UMass Law’s Black Law Students Association (BLSA) is celebrating an excellent performance at the Northeast Regional Thurgood Marshall Moot Court Competition held last weekend in Atlantic City, NJ.
Danielle Owens, JD candidate ’23, and Cameran Pottinger, JD/MPP candidate ’24, won the Best Petitioner Brief Award with a score of 97.5/100 for their brief about unconstitutional and discriminatory university admissions efforts.
The team advanced from two preliminary rounds on February 9 to the Sweet Sixteen round on February 10, when they were eliminated by a team that ultimately reached the finals.
The National Black Law Students Association (NBLSA) provides minority law students with the skills necessary to succeed in the legal profession. The Thurgood Marshall Moot Court Competition was created to provide NBLSA members with an opportunity to enhance their brief writing and advocacy skills.
According to Owens, president of the UMass Law Black Law Students Association, the fact pattern for the brief was based on the recent U.S. Supreme Court cases of Students for Fair Admissions v. Harvard University and Students for Fair Admissions v. University of North Carolina. Owens and Pottinger were assigned the position of Petitioner and represented the fictional organization Advocates for Fair Legal Education, which appealed to the Supreme Court. They had to argue that the diversity admissions efforts at the fictional HBCU Hillman College were unconstitutional and discriminatory.
“I was very shocked when we received our scores before the oral portion of the competition but even more shocked when the results were announced at the closing gala,” said Owens. “We were competing against teams from Yale and Columbia and other T-14 schools in the Northeast region. Not to say I didn't think we stood a chance, but I wasn't entirely convinced we would win.”
“It was truly an honor and pleasure to represent UMass Law on a bigger stage,” Pottinger added. “I am truly grateful that I stepped out of my comfort zone and reached such a big achievement.”
Competition provided law students with learning opportunities and confidence
“By participating in this competition, I mostly learned how to vocally advocate for clients,” Owens said. “Writing the brief gave us a great foundation to form our oral arguments for the next step of the competition, but the hard part was getting on my feet and the practice of speaking before a court.”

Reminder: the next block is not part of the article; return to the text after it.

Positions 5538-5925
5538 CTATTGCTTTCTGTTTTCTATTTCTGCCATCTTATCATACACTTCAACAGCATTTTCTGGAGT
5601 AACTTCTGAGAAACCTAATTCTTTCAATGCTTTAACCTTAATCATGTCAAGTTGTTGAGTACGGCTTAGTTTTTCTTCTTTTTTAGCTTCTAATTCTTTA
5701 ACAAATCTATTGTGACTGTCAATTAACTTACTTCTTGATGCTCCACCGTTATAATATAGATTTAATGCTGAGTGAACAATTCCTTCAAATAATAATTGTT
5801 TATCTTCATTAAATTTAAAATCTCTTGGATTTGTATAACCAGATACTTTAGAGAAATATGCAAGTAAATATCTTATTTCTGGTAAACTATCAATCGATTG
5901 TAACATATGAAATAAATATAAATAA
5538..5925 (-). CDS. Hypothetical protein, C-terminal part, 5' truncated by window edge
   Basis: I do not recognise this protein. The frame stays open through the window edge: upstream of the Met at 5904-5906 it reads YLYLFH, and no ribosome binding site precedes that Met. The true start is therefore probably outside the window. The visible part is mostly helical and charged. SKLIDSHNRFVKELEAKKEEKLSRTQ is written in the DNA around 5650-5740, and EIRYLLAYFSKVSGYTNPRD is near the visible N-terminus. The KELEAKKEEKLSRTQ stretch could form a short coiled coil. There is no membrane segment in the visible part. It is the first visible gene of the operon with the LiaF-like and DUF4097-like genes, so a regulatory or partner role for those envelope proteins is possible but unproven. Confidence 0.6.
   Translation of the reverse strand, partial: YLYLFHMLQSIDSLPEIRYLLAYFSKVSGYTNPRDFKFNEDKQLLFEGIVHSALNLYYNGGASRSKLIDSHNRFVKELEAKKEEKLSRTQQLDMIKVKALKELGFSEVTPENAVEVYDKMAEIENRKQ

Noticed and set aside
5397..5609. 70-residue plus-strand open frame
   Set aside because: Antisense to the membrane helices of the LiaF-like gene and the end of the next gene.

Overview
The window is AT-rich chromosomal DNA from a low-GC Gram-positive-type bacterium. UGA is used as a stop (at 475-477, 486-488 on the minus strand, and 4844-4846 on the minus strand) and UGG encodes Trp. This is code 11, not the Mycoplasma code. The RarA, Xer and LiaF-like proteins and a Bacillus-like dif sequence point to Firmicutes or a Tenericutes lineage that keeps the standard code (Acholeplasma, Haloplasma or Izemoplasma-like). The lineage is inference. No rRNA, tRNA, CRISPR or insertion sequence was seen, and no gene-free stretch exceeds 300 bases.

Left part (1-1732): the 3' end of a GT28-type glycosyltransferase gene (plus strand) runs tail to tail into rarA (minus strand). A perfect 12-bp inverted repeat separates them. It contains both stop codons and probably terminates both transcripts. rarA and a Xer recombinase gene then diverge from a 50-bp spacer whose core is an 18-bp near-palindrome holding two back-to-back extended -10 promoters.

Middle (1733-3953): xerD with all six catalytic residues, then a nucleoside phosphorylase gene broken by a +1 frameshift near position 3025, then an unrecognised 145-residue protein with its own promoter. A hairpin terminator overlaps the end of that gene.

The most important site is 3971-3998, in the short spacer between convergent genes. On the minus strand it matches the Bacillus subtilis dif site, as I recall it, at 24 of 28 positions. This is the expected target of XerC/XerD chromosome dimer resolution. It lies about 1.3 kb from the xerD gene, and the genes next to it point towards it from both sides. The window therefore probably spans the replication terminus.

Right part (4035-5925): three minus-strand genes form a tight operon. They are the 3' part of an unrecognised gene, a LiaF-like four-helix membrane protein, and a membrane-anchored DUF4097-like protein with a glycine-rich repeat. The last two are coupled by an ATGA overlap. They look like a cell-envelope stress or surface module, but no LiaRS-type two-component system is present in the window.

“From this experience, I learned to get over my nerves and just speak,” said Pottinger. “Very shortly into the competition, I learned that I knew the case law and the facts like the back of my hand, and it became easier to advocate for my client.
“The most valuable skill that I obtained during this competition was arguing on both sides in one day. To be able to voice a passionate stance on one side and come back a couple of hours later to argue the other side is greatly needed in the legal field. As a future attorney, I will look back on this experience as I anticipate my opposing counsel’s arguments before I step into a courtroom,” she added.
Moot Court Team Coach and UMass Law Director of Advocacy Programs Julie Baker praised Owens and Pottinger for their written and oral advocacy skills and for how well they represented UMass Law School in its first appearance in this competition. “This is a great entry into this competition for UMass Law, and we look forward to building on this success in future years and creating more opportunities for our students to develop and showcase their advocacy skills,” Baker said. “I could not be prouder of our team.”
Mock Trial team was impressive in preliminary rounds
UMass Law’s BLSA Mock Trial team of Ina Chang Torres, Daniel Martinez, Ashley Martinez-Sanchez, and Kaitlyn Pichardo also turned out an excellent performance at the Constance Baker Motley Regional Mock Trial Competition, held during the same NBLSA event last weekend.
The competition is designed to develop courtroom presence, oral advocacy, and legal researching skills while participating in the various phases of a trial. Participants utilize the Federal Rules of Evidence, criminal and civil procedure, analytical skills, and advocacy.
“They did a great job in their two preliminary rounds and were narrowly excluded from advancing to the Final Four,” said Baker. “We were told that the scores were ‘very, very close.’ All of our students received a great deal of praise from their judges, spectators, and co-competitors.” These comments were echoed by the team’s coach, Visiting Professor Michael Hasday, who accompanied the team to the competition in Atlantic City.
The UMass Law students competed against eight teams in the mock trial competition and 18 in the moot court competition.
One sure reason for the teams’ successes? Retired Massachusetts District Court Judge Kevan Cunningham volunteered his time to work with UMass Law BLSA mock trial students for over a year, coming to the law school for practices every other week and holding trial advocacy panels and workshops open to all law students. “We are very grateful and appreciative to Judge Cunningham for all his time and expertise, and we look forward to continuing to work with him in the future,” said Baker.
In addition to Judge Cunningham and Professor Hasday, the BLSA teams were supported and coached by Assistant Dean of Students Julie Cahill, Director of Academic Success and Assistant Professor Amy Vaughn-Thomas, and Legal Skills Professors Jennifer Davis, James Freeley, and Rebecca Moor.